The couple’s ugly journey continues. Once they come upon the grave, Bennie begins to dig up the corpse, but is knocked unconscious. When he awakens, Elita is dead and buried in the dirt. The corpse of Garcia, beneath her body, is missing its head. Bennie chases after two of the hired goons who took the head and murdered his love. A gun battle results, with Bennie gaining possession of the head. By now, the evidence is starting to “ripen” as flies surround Bennie’s car, and so he begins a continual search for ice to keep the head from completely rotting away.
This “heart of darkness” journey back to businessmen Young and Webber becomes more nightmarish as Bennie’s sanity gives way to hallucinations and paranoia. He has conversations with the head, who he’s now on friendly enough terms to call “Al.” and after several more shootouts, brings the head directly to El Jefe for an act of final redemption.
Peckinpah claimed that Alfredo Garcia was the only film he made that was released as he exactly intended. There is “internet rumor” that in the original release, a scene of Bennie’s initial reaction to his lady love’s murder included an act of necrophilia, but that does not exist in this restoration, and it is doubtful that “scene” ever existed. Beyond that, Peckinpah’s film speaks for itself, however muddled or confused the politics, psychology and themes may be.
I have my doubts about this film. Far greater voices of film criticism than mine have found it to be great. One of its earliest defenders was none other than Roger Ebert, who called it “some kind of bizarre masterpiece.”
I believe, however, that Alfredo Garcia does not stand the test of time. Yet, I don’t think all films necessarily have to do that to still be considered art, they just need to have some element of resonance. I’m not sure I can find that needle in this haystack, Much like the work of David Lynch, who defies his audience to find meaning, Peckinpah is functioning within the same universe. And while Quentin Tarantino is a huge fan of Peckinpah’s, I feel Tarantino is a better filmmaker than Peckinpah, with a stronger sense of filmic grammar.He takes his grisly love of misguided works like Alfredo Garcia with a grain of salt. Were its remake in the hands of Tarantino, or even Robert Rodriguez, they would no doubt not only inject it full of their own self-referential humor and satire, so its basic inaccessibility could become consumable for all, they could navigate its ambiguity and incomprehensible politics to find a clean and present voice.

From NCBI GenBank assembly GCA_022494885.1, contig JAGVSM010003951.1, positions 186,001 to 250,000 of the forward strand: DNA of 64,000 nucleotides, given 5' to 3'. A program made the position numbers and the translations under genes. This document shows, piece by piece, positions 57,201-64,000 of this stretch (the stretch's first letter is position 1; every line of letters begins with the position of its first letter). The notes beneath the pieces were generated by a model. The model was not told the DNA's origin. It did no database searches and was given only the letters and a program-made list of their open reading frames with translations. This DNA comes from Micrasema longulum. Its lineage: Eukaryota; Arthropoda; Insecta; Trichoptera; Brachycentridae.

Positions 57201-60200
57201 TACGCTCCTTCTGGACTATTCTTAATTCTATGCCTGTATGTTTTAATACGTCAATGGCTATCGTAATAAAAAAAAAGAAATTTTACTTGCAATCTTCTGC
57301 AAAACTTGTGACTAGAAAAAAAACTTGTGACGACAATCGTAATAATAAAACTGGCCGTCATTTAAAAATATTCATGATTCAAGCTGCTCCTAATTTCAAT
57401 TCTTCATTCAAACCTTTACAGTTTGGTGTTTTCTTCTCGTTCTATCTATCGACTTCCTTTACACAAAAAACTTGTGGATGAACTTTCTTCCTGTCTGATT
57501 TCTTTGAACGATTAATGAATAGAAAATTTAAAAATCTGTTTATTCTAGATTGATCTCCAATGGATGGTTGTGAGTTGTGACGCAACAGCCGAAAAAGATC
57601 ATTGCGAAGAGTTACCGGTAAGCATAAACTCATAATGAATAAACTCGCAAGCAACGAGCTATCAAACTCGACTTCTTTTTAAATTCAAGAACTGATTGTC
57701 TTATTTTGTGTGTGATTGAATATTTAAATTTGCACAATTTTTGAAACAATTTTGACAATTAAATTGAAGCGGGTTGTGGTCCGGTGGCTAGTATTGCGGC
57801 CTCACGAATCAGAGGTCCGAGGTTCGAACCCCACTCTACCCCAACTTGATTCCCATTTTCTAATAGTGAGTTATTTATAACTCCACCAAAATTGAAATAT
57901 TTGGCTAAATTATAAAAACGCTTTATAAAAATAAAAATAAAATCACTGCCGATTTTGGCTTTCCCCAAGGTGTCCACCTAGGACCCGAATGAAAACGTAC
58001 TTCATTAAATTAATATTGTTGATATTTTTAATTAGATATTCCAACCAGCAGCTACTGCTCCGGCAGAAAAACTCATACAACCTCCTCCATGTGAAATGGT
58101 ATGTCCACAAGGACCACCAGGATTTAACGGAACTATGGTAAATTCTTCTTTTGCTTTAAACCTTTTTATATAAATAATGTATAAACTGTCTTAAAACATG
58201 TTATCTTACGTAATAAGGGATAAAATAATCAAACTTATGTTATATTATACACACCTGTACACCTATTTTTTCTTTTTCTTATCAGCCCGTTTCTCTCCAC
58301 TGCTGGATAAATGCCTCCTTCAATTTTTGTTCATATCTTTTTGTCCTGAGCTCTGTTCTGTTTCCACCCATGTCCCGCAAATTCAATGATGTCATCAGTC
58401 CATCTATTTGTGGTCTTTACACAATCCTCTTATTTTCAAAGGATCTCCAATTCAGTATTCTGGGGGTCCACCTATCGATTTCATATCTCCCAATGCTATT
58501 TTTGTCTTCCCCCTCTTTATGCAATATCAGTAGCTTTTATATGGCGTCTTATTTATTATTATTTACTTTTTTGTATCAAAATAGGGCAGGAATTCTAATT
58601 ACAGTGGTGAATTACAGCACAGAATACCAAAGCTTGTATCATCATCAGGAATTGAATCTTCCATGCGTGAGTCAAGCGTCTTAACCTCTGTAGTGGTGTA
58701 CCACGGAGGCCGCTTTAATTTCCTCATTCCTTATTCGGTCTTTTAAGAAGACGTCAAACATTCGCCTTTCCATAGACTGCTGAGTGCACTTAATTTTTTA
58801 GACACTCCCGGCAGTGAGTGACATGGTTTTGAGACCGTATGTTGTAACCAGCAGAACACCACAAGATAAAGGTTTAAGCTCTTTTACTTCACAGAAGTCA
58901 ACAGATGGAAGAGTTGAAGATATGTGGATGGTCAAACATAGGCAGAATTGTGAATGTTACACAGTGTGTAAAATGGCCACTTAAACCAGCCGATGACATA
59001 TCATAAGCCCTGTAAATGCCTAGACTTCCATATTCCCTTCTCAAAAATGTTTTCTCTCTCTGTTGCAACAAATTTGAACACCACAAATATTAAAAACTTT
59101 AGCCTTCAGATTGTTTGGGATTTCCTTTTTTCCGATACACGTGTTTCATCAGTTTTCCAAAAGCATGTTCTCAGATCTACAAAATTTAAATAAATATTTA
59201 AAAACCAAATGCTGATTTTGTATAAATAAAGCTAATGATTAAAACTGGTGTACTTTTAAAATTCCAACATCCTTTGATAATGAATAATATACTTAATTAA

Either way, all serious film lovers should definitely watch and weigh in on Bring Me The Head of Alfredo Garcia. To this day the jury is out, and a majority of critics and writers find a wealth of evidence that belies my somewhat provincial opinion.
Twilight Time’s release is the best way to experience the film. It comes chock full of meaty extras, including several audio commentary tracks by Writer Producer Gordon T. Dawson, Film Historian Nick Redman, documentaries’ Passion & Poetry: Sam’s Favorite Film which includes interviews with Kris Kristofferson and Isela Vega; A Writer’s Journey, an interview with Peckinpah biographer Garner Simmons, theatrical and television trailers, a well-written forward by essayist Julie Kirgo and more. The image transfer is pristine, while the audio, most probably based on less-than-stellar source material, is muddy.
Roger Ebert said it best: “(Bring Me the Head of Alfredo Garcia is) probably not a movie that most people would like.” So if you choose to take the journey, keep an open mind, and bring friends with you who can handle its misogyny and nihilistic politics. As for me, I’ll be over here.